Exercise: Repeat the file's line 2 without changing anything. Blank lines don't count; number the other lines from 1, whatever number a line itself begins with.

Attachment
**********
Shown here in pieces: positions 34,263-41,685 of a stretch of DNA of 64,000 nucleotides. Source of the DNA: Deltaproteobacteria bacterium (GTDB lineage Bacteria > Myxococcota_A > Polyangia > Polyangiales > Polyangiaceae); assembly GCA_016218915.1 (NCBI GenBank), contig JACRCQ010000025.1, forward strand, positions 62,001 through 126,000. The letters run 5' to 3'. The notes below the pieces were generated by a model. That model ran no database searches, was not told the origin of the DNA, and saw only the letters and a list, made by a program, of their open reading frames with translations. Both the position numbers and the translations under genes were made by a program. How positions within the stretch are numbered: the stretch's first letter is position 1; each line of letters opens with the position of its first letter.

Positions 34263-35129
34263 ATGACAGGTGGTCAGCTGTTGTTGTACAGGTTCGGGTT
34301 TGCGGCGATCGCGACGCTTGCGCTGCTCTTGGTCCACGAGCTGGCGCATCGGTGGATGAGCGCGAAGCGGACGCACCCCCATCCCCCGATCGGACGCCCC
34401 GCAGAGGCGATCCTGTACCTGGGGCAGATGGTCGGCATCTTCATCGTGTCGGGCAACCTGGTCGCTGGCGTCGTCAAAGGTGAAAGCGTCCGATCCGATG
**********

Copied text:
Positions 34263-35129